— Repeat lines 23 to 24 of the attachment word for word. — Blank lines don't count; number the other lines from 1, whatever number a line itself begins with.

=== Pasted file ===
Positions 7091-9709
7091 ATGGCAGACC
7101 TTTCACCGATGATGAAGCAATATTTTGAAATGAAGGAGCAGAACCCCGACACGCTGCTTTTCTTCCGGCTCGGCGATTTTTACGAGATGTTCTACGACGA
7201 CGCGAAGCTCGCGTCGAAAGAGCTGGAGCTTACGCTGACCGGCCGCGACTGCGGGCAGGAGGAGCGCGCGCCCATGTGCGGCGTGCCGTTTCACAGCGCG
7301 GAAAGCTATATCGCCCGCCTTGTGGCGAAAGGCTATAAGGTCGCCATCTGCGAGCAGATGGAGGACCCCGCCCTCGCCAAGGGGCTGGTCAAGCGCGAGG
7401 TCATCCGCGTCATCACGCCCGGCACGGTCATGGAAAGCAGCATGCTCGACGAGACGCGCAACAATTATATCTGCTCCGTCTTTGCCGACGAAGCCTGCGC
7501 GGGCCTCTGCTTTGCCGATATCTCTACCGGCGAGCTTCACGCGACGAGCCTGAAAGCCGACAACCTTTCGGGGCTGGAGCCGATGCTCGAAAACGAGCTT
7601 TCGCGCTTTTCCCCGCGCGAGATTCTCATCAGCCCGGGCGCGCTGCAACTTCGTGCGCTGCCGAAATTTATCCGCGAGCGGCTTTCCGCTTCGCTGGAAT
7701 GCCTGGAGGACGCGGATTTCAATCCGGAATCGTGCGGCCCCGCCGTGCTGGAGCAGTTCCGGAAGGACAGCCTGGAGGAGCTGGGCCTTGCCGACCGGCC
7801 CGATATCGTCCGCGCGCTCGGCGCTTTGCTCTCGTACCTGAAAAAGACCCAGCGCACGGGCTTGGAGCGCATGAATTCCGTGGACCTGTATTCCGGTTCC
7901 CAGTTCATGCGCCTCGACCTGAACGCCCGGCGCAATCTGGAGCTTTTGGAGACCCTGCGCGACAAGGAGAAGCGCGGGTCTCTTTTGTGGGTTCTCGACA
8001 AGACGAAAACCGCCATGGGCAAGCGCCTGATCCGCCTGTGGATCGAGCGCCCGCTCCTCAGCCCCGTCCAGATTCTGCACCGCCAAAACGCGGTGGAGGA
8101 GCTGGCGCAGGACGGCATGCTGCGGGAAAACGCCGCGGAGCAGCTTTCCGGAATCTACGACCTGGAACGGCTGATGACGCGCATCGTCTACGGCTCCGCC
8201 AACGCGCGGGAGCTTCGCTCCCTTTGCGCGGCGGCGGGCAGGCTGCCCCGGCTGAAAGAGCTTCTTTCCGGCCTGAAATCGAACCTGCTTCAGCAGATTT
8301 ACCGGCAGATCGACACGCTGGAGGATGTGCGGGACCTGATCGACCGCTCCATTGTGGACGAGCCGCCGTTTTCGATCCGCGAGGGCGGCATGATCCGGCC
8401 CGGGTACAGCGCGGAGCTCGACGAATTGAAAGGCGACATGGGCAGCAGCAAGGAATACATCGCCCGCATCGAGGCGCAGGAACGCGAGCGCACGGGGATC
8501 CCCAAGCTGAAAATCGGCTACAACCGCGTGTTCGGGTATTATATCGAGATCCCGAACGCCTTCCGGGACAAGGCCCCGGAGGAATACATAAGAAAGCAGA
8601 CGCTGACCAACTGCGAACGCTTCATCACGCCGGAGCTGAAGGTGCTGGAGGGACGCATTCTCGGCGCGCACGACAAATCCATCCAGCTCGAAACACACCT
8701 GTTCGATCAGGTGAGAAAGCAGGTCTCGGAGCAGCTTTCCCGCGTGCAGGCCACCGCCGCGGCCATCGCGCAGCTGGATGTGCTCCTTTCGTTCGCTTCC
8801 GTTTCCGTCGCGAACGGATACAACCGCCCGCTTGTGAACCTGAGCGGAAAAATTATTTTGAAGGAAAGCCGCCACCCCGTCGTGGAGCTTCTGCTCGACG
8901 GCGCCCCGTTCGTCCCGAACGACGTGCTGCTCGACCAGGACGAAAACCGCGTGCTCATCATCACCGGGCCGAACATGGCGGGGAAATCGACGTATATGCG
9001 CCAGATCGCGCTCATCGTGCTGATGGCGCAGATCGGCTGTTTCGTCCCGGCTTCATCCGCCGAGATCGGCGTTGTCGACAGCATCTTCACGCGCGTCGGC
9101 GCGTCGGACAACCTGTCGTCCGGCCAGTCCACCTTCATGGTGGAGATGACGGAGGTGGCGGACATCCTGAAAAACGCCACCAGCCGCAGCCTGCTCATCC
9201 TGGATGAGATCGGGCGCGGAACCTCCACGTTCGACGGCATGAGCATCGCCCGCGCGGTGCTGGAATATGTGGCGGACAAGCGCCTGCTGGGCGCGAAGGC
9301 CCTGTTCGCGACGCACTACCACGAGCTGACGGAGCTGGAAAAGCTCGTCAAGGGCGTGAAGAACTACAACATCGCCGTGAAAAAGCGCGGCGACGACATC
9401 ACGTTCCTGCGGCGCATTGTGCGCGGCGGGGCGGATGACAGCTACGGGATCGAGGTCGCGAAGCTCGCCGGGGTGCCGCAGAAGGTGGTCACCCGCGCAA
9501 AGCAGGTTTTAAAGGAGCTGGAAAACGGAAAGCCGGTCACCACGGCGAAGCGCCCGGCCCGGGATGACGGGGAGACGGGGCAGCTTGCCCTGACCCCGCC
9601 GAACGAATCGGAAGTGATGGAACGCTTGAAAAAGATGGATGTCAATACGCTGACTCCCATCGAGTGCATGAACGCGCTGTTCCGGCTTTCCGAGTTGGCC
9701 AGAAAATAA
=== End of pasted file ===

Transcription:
9101 GCGTCGGACAACCTGTCGTCCGGCCAGTCCACCTTCATGGTGGAGATGACGGAGGTGGCGGACATCCTGAAAAACGCCACCAGCCGCAGCCTGCTCATCC
9201 TGGATGAGATCGGGCGCGGAACCTCCACGTTCGACGGCATGAGCATCGCCCGCGCGGTGCTGGAATATGTGGCGGACAAGCGCCTGCTGGGCGCGAAGGC